CS 105 Computer Programming: Perl
Spring 2010 (unique # 53990)

When Mondays and Wednesdays at 11:00-12:00 from January 20 through March 10
Where RAS 312
Web http://www.cs.utexas.edu/users/cdunham/cs105/
Instructor Curtis Dunham
Office hours Tuesdays 11:30-12:30 and Thursdays 12:30-1:30 in TAY basement, or by appointment
E-mail cdunham at cs.utexas.edu (Please include cs105 in the subject)

Course Objectives

Perl is a programming language that combines the modern robustness of Java with the expedient pragmatism of scripting languages. It offers both the low-level system access of C and the high-level elegance of Lisp. One of its mottoes is, “There’s More Than One Way To Do It.” Its flexibility makes Perl a powerful tool, but its permissiveness can lead to incomprehensible code or mysterious bugs.

This course provides a brief introduction to the language for students who want to add Perl to their toolbox. It assumes familiarity with the fundamental elements of computer programming, but no prior experience with Perl or any other particular language is necessary. Brief weekly assignments will give students hands-on experience writing, debugging, and revising Perl programs. A final project will exercise students' ability to develop a slightly more involved program, integrating concepts familiar from the weekly assignments.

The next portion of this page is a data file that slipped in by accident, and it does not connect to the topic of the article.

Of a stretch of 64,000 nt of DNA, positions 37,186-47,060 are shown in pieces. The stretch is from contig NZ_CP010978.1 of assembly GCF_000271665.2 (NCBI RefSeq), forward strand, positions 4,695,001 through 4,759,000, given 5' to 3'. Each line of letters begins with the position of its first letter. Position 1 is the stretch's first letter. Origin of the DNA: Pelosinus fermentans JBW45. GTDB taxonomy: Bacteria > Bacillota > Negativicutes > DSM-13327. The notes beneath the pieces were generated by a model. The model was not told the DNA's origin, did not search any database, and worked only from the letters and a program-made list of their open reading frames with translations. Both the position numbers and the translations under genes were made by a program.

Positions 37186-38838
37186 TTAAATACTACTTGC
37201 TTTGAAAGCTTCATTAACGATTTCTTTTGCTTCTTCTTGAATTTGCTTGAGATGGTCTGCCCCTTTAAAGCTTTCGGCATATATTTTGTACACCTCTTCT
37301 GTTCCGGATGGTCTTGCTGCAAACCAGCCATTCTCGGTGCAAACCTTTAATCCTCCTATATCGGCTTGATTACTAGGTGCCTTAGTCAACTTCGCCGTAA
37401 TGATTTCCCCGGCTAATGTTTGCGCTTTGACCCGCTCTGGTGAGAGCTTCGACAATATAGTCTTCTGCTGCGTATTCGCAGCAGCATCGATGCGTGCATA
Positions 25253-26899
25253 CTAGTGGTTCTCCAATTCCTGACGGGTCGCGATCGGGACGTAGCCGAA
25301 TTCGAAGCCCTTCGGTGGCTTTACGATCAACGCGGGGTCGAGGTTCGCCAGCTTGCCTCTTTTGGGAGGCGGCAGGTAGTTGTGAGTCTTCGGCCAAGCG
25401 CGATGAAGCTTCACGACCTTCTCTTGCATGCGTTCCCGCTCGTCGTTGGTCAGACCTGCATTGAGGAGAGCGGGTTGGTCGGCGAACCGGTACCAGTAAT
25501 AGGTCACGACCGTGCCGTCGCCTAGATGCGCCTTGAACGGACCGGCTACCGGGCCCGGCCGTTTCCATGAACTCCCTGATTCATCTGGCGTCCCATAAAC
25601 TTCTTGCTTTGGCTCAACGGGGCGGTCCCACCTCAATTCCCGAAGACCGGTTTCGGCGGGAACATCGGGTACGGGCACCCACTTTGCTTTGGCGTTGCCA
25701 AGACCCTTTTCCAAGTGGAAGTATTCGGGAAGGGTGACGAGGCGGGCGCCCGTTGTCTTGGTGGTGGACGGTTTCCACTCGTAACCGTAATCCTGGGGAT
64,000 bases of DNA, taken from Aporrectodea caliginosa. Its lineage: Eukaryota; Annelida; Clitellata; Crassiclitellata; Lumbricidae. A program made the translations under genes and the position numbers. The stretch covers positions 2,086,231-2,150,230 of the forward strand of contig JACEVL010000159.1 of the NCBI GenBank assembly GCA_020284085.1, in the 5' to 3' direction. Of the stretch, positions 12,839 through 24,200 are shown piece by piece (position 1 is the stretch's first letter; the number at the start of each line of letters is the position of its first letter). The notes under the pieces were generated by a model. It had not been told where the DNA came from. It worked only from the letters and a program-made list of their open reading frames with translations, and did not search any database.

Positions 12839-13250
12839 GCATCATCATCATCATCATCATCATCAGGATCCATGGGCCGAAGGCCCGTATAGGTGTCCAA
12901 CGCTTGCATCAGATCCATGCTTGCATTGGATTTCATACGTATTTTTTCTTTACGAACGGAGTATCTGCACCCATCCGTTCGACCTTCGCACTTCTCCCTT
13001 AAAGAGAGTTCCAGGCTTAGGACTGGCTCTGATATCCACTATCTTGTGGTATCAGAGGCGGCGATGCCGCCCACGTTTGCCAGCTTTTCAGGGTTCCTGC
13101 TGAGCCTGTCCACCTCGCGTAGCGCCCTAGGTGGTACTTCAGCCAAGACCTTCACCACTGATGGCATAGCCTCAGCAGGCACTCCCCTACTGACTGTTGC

No textbook is required. All assignments should be possible to complete using only the lecture notes and the Perl documentation that it specifically mentions. The perl man page is a great place to start.

However, to get the most out of this course and Perl itself, a book is a great investment. The standard O'Reilly trilogy is Learning Perl (the llama book), Intermediate Perl (the alpaca book), and Programming Perl (the camel book). My presentation will be aimed at maximizing pedagogical value, just like the Llama, so in a sense it is redundant with the lecture materials, but depending on your learning style it may be helpful to have an alternative. The Camel on the other hand is more of a reference, which may be helpful if you want an alternative to the online documentation.


Students are encouraged to attend every lecture. Any lecture slides or code samples will appear after class at the bottom of this page (linked from the lecture number).